Contact us by Email:

Posts tagged with "retail clinics"

Retail and Workplace Health Clinics Offer Patients Choices

In my last blog post I talked about the severe shortage  of physicians over the next decade. One way  this problem will be addressed is through the establishment of more retail and workplace health clinics. Although physicians may balk about these clinics replacing the traditional doctor/patient relationship,  they unfortunately cannot clone themselves. Patients have to go somewhere to get care when the wait time to see a doctor is untenable or they have a minor emergency that must be addressed immediately, and their physician is not available.


Workplace and retail clinics fulfill those needs, with qualified nurse practitioners who are fully trained to handle many of the basic care needs of individuals.  The clinics offer extended evening and weekend hours, provide care on a walk-in basis, and, with the digital tools now available to most healthcare providers, they  can communicate a summary of key issues directly back to a  primary care physician.


By the end of 2012 nearly 70  percent of large and very large employers will offer some type of workplace health care. Clearly it is  better for employees  to have  this care available through work where they  can access not only basic care, but high quality prevention and wellness programs, monitoring of chronic conditions, physical therapy, nutrition counselling, and, in many companies, state-of-the-art fitness centers.  These services improve the health of employees, result in less absenteeism, better productivity and higher employee satisfaction.   They make it easy for an employee to get critical screenings like mammograms,blood pressure and blood sugar checks, and maternity care.  Although not without issues and concerns, particularly regarding the privacy of an individual’s health information when treated in a workplace clinic,  they are, nevertheless, a win/win for employees and employers in this era when there are simply not enough  physicians.


Millions of individuals who do not work for large companies, and who have had increasing difficulty finding a primary care physician, are turning to  retail clinics for  their basic health needs.  These  include such health concerns as: colds, coughs, ear aches, cuts, bruises, stomach complaints, flu-related symptoms, and strep throat. There are over 1,300 retail clinics located in pharmacies, strip malls, and in grocery chains.  Those numbers are growing by approximately 10% annually.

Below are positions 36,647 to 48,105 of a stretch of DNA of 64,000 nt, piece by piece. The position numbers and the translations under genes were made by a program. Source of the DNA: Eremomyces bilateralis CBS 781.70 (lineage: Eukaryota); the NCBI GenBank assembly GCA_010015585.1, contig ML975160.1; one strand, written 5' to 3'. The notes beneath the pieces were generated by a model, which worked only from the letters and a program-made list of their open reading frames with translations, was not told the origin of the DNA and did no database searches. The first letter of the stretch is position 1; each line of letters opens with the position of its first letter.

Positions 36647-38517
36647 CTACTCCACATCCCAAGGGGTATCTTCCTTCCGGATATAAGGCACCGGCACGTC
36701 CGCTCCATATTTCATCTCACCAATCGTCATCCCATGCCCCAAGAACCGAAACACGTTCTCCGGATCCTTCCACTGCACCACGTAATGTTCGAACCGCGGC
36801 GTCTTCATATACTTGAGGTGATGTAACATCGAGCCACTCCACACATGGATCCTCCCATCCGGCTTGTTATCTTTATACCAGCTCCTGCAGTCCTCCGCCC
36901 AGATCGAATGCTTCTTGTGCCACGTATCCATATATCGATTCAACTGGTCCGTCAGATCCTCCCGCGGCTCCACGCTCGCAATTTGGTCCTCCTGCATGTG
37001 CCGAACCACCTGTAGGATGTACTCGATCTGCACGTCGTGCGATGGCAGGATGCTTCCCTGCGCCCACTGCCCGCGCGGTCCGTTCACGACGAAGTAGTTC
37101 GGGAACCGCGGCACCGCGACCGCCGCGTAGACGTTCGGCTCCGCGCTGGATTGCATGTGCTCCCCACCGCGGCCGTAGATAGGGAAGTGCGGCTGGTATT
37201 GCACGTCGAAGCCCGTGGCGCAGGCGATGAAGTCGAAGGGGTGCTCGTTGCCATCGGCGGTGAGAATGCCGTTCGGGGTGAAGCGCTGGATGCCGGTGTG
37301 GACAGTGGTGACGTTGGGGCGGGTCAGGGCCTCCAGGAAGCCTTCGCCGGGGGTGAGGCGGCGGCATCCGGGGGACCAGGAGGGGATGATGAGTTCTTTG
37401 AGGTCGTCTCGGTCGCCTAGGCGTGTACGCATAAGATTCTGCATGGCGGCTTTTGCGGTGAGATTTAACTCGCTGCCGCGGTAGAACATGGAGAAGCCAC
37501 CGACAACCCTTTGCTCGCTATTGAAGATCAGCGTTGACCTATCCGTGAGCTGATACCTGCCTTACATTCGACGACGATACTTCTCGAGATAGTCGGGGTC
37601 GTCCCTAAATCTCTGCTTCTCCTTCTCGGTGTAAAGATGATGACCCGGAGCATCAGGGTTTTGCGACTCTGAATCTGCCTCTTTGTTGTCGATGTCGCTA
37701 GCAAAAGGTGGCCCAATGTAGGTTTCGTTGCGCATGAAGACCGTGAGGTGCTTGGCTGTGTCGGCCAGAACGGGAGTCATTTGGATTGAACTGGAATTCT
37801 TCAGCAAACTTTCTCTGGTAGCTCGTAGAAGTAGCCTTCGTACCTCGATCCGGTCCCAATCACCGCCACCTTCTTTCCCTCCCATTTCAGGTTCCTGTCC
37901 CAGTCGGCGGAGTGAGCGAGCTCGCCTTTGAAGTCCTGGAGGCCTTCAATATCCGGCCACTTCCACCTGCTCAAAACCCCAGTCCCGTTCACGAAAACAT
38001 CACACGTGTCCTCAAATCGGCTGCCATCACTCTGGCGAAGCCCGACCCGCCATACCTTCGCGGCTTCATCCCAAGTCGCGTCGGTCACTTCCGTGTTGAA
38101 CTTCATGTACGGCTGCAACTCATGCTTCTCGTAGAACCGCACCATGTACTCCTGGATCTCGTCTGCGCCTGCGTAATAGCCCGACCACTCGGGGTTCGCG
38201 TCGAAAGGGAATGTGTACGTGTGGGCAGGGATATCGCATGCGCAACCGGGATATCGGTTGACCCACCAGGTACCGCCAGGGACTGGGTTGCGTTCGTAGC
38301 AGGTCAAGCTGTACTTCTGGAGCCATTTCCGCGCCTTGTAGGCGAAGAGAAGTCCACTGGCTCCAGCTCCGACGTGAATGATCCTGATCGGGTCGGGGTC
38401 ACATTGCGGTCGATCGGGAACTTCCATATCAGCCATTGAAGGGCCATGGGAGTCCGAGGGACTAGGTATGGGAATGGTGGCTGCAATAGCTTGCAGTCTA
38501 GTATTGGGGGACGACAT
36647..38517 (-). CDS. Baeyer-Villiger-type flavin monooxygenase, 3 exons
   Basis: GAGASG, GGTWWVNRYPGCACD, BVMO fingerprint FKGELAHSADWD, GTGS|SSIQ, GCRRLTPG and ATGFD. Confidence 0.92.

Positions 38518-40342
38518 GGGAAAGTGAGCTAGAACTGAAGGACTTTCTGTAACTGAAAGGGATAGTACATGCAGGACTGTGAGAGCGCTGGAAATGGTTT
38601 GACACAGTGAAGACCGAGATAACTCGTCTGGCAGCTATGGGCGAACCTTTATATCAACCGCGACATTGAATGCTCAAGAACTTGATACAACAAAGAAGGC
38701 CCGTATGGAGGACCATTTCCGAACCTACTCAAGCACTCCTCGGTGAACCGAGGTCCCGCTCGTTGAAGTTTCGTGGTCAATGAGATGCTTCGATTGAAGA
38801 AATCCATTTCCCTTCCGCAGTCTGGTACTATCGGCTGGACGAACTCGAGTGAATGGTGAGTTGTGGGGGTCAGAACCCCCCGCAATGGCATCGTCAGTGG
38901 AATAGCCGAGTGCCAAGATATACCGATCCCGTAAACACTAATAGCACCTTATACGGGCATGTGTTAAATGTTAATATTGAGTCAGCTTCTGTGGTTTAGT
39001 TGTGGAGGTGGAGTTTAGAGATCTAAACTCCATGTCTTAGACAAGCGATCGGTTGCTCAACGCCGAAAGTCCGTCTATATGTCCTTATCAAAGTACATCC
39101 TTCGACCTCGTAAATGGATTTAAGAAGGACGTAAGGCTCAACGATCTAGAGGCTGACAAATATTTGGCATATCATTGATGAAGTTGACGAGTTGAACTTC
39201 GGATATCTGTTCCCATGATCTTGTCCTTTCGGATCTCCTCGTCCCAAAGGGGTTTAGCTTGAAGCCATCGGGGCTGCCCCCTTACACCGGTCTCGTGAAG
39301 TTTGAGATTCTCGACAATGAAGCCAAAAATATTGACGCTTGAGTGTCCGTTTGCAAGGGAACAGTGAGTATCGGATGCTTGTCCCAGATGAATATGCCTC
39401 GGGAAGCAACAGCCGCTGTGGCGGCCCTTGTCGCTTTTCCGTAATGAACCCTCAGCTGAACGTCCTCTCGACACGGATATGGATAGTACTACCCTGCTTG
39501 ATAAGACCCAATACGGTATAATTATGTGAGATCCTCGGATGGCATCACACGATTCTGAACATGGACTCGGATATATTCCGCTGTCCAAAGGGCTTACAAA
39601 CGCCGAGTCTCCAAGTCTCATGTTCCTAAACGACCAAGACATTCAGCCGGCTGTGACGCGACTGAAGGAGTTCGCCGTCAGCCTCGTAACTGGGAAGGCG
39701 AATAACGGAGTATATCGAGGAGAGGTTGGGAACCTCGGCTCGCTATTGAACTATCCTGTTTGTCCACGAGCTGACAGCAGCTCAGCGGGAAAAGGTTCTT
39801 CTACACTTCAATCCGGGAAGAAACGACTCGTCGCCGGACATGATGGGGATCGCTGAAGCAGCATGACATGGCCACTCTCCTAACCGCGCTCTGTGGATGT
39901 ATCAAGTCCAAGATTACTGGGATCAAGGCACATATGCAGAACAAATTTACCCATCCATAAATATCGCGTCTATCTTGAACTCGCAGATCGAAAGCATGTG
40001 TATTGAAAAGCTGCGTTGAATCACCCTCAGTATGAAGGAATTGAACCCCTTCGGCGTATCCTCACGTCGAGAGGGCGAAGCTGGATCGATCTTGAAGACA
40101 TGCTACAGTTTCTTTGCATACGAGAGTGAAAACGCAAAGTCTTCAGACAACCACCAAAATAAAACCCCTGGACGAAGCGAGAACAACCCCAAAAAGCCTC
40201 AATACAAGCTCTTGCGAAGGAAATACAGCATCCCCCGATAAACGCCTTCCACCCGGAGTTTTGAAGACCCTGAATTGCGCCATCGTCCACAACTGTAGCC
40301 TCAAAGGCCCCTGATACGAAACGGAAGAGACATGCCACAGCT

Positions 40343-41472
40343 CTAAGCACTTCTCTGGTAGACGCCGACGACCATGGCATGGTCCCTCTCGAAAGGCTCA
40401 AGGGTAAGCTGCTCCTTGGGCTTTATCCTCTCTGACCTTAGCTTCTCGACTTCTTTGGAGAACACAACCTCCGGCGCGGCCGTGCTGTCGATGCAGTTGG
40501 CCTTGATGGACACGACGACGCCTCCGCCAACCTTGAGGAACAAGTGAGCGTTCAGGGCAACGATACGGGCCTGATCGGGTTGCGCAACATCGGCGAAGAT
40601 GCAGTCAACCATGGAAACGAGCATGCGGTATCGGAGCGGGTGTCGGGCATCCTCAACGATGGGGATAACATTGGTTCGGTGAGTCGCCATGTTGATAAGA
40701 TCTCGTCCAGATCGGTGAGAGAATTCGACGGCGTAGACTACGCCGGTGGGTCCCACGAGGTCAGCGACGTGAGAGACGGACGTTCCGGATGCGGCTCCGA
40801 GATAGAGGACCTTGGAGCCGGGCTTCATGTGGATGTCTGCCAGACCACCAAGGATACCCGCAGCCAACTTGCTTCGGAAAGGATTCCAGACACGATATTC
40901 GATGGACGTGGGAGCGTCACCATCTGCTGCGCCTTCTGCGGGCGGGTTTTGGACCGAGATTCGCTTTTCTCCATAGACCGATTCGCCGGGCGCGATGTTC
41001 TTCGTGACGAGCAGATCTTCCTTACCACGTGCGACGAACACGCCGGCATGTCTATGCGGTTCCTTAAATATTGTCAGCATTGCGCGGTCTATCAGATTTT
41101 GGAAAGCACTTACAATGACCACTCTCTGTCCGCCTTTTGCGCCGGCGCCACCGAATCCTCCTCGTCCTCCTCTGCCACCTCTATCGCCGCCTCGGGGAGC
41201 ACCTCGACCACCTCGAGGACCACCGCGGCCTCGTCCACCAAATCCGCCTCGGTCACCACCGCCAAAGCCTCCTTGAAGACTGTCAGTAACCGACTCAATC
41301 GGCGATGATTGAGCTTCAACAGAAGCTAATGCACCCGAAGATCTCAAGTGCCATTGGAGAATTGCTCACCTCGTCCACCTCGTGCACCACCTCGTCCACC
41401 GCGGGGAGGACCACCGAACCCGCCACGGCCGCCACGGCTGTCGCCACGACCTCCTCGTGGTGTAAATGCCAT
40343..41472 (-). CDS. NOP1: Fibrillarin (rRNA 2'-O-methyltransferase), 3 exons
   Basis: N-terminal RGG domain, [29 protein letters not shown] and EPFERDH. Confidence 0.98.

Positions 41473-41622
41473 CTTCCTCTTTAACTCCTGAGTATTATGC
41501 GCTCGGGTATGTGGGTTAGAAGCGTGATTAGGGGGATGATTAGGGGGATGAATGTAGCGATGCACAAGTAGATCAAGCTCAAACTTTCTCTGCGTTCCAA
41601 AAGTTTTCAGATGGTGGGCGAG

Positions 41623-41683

In 2014, federal health legislation  mandates that broader health coverage must be offered to more than 30 million Americans. Retail clinics are working hard to attract these consumers by expanding and offering new services such as: management of chronic conditions, setting of broken bones, and  counselling on various conditions and addictions such as smoking cessation.The clinics are subject to oversight by government health agencies who set the quality standards and safety practices that they must follow


Among the key players in the retail clinic space are:  CVS Caremark, Walgreen, Wal-Mart and Safeway. Several have an affiliation with a local hospital so they can refer individuals with more serious issues for treatment.


Insurers are also supporting retail clinics  because a trip to a retail clinic is generally less expensive than a visit to the doctor’s office. Many insurers will reimburse patients for retail clinic visits; some are opening their own retail clinics or  are aligning with existing  clinics to offer this option for basic care.


Although the benefits of retail and workplace clinics align with the goals of healthcare reform — increasing access and reducing cost, —  and these clinics  help to address the severe shortage of physicians, particularly primary care physicians, the landscape is very murky.  There are many logistical,  quality and accountability issues to be worked out.  Communication of information from a clinic visit to an individual’s personal physician or specialist needs to happen so that all of a patient’s information is available at the point of care. Once again there is  an opportunity and a necessity  for patients to be involved in overseeing their care so that they are receiving the best that is available. It is a challenge that will go on for many years.